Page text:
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Suspected cop killer Frein continues to elude manhunt

Timothy M. Phelps McClatchy-Tribune

CANADENSIS, Pa. – He is a self-trained sniper, survivalist, cop hater, and, according to police, a cold-blooded killer who watched his victim die with clinical interest.

For six weeks Eric Frein has dodged one of the largest manhunts in Pennsylvania history, hiding in a small section of the Pocono Mountains he knows intimately and eating ramen noodles and cans of tuna that police say he cached for the ultimate war game.

Two hundred uniformed Pennsylvania State Police and hundreds of others from the FBI; Bureau of Alcohol, Tobacco, Firearms and Explosives; Connecticut State Police and local law enforcement have descended upon this small, rustic hunting town.

Though heavily armed and aided by police dogs and thermal imaging helicopters, search teams always seem to remain just one step behind, flushing Frein from campsites or rushing to reported sightings only to have him slip away again. One state police official speculated that Frein, viewing himself as a modern-day Rambo, may be intentionally taunting them.

The police strategy is to use their dragnet to systematically eliminate any possible hiding places. But they move carefully in these dense woods, believing that the man they are chasing – who calls himself “Little Wolf” in military-simulation war games – is also targeting them.

Frein, 31, is charged in the Sept. 12 shooting death of State Trooper Bryon Dickson, 38, who was ambushed outside a State Police barracks in Pike County, near the borders of New York and New Jersey.

Despite considerable budget and resources, the mostly out-of-town cops have been outwitted so far by Frein, who spent years learning how to live in the woods undetected. Police suspect he prepared for life as a fugitive by stockpiling supplies, possibly in an underground bunker.

The search has left some residents and hunters shaking their heads, frustrated by the sudden invasion of swarms of police, who are camped out at a former school just down the road. One local said he had been stopped seven times by police while walking to work. Business at most stores is down because hunters have been temporarily banned from the woods.

In one recent incident in the town of Swiftwater – the current focal point of the search – police demolished the front of a barn after apparently seeing body heat on their thermal imaging equipment. It turned out to be a family of raccoons, residents say.

“They are really not going to catch him until he is ready to be caught,” said Jeremiah Hornbaker, who hired Frein five years ago to advise him on historical accuracy for a World War I documentary film. “He is a very intelligent individual.”

While some have questioned how Frein could elude such a huge dragnet for so long, local hunters and veterans of similar manhunts say it is not surprising.

Paul Yanega, 58, who lives a mile from Frein’s home, said that when he has his camouflage suit on while deer hunting, people walk right past without spotting him. And there are special clothes and sprays that mask a hunter’s scent, he added.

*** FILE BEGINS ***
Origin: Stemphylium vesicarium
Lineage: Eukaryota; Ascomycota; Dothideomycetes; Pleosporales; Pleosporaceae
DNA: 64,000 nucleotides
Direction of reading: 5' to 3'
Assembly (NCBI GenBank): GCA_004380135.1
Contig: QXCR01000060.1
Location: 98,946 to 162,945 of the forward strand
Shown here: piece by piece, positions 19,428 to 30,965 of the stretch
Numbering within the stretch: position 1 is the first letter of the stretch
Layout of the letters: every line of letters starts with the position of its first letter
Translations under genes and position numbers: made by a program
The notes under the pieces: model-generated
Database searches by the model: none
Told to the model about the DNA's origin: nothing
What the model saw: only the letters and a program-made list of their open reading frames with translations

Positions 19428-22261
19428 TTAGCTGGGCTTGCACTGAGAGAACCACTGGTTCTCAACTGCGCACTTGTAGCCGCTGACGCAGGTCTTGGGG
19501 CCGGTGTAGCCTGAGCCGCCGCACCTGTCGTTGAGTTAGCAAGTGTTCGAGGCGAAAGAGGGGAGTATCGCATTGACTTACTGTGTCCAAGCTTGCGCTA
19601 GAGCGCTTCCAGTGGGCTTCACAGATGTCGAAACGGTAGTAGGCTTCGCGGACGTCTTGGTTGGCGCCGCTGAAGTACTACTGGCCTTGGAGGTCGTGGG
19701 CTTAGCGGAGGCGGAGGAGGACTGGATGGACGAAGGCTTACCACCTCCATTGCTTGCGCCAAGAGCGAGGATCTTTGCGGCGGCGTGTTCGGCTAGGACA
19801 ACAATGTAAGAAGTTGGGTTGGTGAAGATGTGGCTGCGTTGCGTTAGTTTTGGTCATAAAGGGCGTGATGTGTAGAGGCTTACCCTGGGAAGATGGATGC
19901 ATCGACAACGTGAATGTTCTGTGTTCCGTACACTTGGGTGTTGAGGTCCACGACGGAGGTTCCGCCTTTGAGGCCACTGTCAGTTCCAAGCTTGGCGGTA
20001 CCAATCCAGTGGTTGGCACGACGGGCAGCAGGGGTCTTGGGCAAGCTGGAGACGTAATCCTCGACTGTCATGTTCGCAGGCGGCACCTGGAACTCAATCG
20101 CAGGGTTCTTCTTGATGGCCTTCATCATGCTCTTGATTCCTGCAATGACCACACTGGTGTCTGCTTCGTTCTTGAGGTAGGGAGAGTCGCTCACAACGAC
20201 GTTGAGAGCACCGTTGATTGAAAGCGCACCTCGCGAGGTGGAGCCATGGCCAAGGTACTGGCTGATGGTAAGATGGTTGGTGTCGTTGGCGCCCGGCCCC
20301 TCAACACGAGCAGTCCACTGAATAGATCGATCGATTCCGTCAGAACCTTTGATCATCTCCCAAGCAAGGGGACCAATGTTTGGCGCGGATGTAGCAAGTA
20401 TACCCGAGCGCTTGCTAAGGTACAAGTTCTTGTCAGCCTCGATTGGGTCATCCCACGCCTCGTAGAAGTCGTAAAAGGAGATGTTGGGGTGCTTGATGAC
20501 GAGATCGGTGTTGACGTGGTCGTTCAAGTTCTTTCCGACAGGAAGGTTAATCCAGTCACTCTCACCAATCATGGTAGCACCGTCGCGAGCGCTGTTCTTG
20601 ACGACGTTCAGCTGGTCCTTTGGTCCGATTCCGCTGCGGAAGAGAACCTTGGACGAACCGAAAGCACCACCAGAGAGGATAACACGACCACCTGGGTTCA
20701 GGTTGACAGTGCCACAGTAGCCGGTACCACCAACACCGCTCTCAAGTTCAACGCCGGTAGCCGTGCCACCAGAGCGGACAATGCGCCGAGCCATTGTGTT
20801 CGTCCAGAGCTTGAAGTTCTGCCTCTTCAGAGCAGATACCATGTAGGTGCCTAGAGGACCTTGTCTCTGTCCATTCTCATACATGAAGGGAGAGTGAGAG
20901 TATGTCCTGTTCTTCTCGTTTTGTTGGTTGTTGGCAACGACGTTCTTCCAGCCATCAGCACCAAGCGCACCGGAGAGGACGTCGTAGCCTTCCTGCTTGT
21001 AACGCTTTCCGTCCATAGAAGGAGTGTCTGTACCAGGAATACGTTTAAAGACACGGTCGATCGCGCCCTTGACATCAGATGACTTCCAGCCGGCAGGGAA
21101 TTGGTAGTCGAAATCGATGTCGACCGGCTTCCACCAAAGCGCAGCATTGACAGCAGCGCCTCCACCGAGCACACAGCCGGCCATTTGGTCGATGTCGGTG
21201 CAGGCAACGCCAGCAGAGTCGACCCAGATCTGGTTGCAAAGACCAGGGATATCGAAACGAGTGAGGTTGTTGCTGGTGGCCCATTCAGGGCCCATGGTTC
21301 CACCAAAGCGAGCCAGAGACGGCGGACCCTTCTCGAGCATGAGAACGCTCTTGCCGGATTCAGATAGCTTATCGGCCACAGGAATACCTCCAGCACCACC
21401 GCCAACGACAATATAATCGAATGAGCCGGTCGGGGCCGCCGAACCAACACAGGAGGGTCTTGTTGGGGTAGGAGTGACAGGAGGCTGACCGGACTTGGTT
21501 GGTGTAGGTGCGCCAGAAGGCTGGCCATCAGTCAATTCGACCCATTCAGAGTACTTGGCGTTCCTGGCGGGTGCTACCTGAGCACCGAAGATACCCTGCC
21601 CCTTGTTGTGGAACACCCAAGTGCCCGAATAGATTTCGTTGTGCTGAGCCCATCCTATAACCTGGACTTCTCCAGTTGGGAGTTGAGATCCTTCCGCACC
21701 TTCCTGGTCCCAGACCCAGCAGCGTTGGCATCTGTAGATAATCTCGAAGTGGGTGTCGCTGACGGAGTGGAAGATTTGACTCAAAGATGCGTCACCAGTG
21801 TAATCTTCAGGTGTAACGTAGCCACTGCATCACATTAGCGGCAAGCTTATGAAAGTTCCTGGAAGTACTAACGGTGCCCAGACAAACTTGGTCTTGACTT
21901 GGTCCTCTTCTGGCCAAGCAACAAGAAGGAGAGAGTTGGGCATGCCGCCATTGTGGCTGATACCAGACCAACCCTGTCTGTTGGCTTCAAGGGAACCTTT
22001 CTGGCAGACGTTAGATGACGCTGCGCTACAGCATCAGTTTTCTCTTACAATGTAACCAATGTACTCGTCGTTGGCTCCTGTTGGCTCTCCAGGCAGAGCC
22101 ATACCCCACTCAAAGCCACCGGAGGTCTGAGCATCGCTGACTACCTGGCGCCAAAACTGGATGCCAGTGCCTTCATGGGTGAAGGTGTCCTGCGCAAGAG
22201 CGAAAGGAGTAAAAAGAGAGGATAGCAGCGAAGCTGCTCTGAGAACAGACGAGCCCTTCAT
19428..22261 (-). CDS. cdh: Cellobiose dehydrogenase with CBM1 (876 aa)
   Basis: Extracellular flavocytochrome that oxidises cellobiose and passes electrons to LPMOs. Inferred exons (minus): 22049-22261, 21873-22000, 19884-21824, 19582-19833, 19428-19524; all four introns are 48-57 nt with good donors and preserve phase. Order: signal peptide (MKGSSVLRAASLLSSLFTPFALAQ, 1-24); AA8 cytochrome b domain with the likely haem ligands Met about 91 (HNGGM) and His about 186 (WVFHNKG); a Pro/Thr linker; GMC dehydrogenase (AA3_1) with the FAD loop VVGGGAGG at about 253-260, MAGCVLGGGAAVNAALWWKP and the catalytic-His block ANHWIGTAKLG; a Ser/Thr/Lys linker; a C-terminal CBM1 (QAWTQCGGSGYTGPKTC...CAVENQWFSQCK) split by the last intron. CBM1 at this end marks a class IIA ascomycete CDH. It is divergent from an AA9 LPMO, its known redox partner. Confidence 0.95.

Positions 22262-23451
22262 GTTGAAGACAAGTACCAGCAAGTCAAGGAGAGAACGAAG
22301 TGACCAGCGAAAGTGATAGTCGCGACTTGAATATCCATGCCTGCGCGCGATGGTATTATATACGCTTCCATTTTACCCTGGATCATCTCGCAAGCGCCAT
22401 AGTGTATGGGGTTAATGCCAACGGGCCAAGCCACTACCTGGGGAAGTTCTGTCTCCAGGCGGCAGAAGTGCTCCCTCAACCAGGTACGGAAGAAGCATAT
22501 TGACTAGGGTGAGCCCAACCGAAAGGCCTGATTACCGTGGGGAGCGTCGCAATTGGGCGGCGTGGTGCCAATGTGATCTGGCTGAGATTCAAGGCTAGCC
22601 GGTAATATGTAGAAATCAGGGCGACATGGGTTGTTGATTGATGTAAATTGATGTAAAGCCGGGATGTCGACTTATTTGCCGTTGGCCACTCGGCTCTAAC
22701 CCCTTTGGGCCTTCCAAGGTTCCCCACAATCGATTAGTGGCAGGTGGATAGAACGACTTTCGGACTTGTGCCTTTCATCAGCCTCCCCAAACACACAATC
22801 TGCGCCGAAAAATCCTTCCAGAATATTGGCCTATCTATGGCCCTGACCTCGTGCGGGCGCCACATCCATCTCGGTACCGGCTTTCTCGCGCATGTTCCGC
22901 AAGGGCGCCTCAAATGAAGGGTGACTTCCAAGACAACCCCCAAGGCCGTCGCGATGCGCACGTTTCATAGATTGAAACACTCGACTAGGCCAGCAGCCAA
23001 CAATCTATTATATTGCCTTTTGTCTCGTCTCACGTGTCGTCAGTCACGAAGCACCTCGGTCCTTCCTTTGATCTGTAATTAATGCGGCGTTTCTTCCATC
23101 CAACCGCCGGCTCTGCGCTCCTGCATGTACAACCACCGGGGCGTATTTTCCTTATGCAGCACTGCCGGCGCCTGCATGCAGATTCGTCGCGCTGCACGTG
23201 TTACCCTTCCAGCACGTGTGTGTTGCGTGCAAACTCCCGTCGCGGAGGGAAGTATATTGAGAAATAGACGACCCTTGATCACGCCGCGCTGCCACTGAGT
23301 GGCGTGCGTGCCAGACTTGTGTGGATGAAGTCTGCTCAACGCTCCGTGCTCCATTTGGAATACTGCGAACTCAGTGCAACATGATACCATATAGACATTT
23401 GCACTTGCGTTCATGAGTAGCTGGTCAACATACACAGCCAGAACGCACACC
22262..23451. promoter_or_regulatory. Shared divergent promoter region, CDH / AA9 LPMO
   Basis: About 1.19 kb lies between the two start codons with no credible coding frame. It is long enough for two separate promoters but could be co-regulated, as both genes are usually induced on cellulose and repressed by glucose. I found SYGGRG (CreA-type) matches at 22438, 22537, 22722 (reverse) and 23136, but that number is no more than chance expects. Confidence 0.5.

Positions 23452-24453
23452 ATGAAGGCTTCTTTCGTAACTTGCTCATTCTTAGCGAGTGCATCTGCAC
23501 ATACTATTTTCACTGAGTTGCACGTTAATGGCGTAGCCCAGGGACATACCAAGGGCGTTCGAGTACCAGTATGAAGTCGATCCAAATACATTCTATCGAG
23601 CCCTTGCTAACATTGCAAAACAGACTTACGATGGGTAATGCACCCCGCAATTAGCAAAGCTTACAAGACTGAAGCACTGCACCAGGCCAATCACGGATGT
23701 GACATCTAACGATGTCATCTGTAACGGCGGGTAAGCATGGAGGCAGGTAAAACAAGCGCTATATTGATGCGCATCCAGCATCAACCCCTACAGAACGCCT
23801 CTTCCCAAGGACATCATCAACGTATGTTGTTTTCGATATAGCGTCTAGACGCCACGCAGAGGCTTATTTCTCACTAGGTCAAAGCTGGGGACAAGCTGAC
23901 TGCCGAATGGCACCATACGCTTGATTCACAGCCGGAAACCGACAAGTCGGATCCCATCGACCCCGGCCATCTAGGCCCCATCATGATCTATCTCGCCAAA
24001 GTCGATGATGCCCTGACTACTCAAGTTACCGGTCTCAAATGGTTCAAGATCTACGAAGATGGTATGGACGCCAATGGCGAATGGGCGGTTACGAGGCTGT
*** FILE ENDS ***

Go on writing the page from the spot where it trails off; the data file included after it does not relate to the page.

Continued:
With winter coming, Frein could keep warm by living in caves in the mountains, Yanega speculated, while the falling leaves would make it nearly impossible to track him. Complicating search efforts is the terrain, consisting mostly of gently rolling hills, but with a thick undergrowth of raspberry brambles, rhododendrons and other bushes that cut visibility.

Hornbaker, the documentary maker, insisted that the police portrait of Frein as an evil killer “was not the man I knew.”

But authorities say the most chilling account of Frein’s mental state comes from Frein himself, who appears to describe the attack against Dickson in a handwritten note found at an abandoned campsite.

“I got a shot around 11 p.m. and took it,” police say he wrote. “He dropped, I was surprised at how quick. I took a follow up shot on his head and neck area. He was still and quiet after that. … Another cop approached the one I just shot. As he went to kneel, I took a shot at him and then (he) jumped in the door. His legs were visible and still.”

The description closely matches the sniper attack on Dickson and the attempt by fellow trooper Alex Douglass to help him. Douglass survived but was seriously wounded.

There were few clues in Frein’s childhood that would suggest he would end up on the FBI’s “10 most wanted” list. He grew up in a bucolic setting in the Poconos of northeastern Pennsylvania, in a house that looks toward a state forest dense with oak, pine and hemlock trees.

He was a member of his high school rifle team, where he was known as a crack shot. He dropped out of college, working at the local supermarket and for a couple of summers at a Boy Scout camp.

His passion was military history and the minute details of Eastern European military uniforms and weapons.

In 2006, Frein spent three months in jail for stealing more than $3,800 worth of World War II military uniform reproductions two years earlier.

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